10 Essential Project Management Skills

1. Leadership

We have to start with the big daddy of them all – leadership. It’s a bit of a slippery skill in that some believe you’re born with leadership skills and that they can’t be taught. But we think everyone has the potential to learn how to apply proven leadership skills and techniques. After all, what’s the alternative? As a project manager you’re responsible not only for seeing the project through to a successful completion, but you’re leading a team to achieve that goal. This requires you to motivate and mediate when necessary. Remember that project leadership comes in different styles, one of which will suit your personality. It’s more than managing tasks; it’s managing people.

2. Communication

Communications really go hand-in-glove with leadership. You can’t be an effective leader if you’re not able to articulate what it is you need your team to do. But you’re not only going to be communicating with your team, you’ll need to have clear communications with everyone associated with the project, from vendors and contractors to stakeholders and customers. Whether that’s through reporting tools or fostering collaboration with chat, file sharing, and other means to tag discussions at the task level, you’re going to need both systems in place to facilitate communications. These tools also help connect people one-to-one and in group settings, such as meetings and presentations.

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4 Unavoidable States for all Successful Products and Services

Successful products and services start out as a basic project deliverable.

Deliverable go through 4 main states, According to the PMBOK 6, these are:

  1. The Deliverable

  2. The Verified Deliverable

  3. The Accepted Deliverable

  4. The Final Product, Service, or Transition

When do these states happen?

Manage and Direct Project Work:

The third process under the Integration Management Knowledge Area is the process where the deliverable is first created. It is very important to remember this. The deliverable, that first version of the product/service is created in Manage and Direct Project Work. This means that after we finish the Manage and Direct Project Work, we can boast of:

▪The completed building

▪The completed car

▪The completed iPhone X

▪The completed film footage

▪The completed manuscript for the novel

Manage and Direct Project Work gives us a first completed version of the product of the project. It is called the Deliverable.

Control Quality

The third process of the Quality Control Knowledge Area is where

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Another Tricky Question from the PMP Exams (And Why 99% of People Fail It)

Today's question would perhaps be all the more shocking, but pay attention, because hidden behind these tricky questions and answers are the fundamental and unshakable principles of project management.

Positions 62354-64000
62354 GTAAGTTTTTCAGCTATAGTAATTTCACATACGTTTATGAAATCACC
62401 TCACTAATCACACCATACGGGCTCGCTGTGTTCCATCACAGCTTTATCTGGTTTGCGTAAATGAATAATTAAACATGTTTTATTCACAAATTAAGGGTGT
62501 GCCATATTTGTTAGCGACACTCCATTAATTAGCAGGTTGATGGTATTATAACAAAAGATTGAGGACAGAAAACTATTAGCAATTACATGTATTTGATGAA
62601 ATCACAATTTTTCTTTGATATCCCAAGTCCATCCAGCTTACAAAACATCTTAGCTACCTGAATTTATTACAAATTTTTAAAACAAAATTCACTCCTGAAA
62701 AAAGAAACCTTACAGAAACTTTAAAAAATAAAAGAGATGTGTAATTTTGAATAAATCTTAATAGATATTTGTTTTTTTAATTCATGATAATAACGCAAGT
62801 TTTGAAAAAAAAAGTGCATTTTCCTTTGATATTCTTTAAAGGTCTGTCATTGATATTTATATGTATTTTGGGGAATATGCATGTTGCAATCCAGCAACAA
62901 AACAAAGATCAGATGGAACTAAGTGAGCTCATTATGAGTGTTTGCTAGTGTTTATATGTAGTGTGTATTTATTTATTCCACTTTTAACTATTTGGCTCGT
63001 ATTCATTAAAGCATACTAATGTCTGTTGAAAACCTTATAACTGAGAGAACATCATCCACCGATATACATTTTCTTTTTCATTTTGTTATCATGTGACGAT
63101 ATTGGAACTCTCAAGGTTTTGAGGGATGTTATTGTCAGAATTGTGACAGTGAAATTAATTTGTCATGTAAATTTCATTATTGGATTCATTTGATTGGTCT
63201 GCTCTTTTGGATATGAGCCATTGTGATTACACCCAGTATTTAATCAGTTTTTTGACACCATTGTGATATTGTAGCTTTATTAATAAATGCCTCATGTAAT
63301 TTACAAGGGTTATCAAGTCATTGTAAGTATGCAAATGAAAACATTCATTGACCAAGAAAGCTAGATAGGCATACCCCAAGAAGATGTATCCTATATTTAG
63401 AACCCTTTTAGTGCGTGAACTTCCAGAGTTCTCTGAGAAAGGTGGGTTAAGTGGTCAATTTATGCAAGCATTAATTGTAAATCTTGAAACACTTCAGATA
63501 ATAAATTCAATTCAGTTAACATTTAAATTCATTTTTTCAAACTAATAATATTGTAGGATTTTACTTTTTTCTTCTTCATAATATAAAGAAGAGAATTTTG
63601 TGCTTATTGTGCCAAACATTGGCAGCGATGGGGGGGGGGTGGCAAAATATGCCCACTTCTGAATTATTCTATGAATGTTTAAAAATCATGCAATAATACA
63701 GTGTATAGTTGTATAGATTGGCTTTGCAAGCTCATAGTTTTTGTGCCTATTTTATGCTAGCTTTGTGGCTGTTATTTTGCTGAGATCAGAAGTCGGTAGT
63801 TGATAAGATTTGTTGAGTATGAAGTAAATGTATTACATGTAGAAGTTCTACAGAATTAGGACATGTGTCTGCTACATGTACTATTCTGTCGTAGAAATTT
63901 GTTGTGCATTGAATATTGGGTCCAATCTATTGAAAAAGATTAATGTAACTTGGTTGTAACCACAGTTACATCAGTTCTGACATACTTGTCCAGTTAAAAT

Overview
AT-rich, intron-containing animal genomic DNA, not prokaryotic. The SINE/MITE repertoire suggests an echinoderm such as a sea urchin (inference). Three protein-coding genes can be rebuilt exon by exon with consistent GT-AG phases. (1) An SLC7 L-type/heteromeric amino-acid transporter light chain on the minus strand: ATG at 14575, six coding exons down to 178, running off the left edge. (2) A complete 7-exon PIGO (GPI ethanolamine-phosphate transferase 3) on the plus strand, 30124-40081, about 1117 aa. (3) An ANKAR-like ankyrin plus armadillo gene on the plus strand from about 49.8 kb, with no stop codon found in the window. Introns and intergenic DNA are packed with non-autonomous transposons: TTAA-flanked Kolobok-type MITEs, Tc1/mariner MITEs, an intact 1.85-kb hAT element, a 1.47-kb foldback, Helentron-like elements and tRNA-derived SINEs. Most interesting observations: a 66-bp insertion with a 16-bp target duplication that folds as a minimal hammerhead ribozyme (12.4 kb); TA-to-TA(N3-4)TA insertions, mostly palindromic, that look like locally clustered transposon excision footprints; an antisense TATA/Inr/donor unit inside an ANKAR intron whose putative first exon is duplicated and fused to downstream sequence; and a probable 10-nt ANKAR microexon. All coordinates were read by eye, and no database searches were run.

Let's deal with the second question:

You are managing a software development project, and one of the developers tells you that he added a new feature that he heard the sponsor talking about in a hallway conversation. The developer did the work after hours and it does add a lot of value to the solution. How should you manage this?


A) Thank the developer for his hard work and communicate this as a ‘win’ in your next status report.

B) Document this as a Change Request and follow the Change Control process to ensure it is documented and approved.

C) As there were no costs incurred from the work and no schedule impact, you do not need to do anything.

D) Tell the developer to immediately back the change out as it was not approved and explain that any scope changes must be reviewed and approved before implementation.

What's your answer?

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Is Project Management the Most Practical Profession Ever?

I make it a “point of duty” to point out to my students and clients on project assignments how much project management is practical rather than conceptual.

Practical according to the online Oxford Dictionary is defined as: “of or concerned with the actual doing or use of something rather than with theory and ideas”.

Quite a chunk of career and professional development is steeped in ideas and concepts – management disciplines, business analysis, and several others are known to be concerned with the building of conceptual models.

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8 Essential Business Analysis Questions for a Successful Elicitation Session

“Guiding” elicitation means to think of the right questions to ask to obtain the desired outcomes from elicitation.

To achieve this clarity and focus, the business analyst needs to keep 8 important questions in mind while conducting his elicitation sessions. Think of these as the “eight essential business analysis questions.”

They are:

1.       What are my elicitation activity goals and agenda?

2.      What is the scope of the change?

3.      What type of output will each activity produce?

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How Do I Gain Experience as a Business Analysis (BA) Experience?

How Do I Gain Experience as a Business Analysis (BA) Experience?

This article is written to clarify questions I receive concerning how experience can be accumulated or built up for examination and work purposes.

In my years of experience, I’ve noticed that the best way to build experience as a business analyst would be to work as a Business Analyst. There is no other way. You learn best by doing the task you intend to build experience in.

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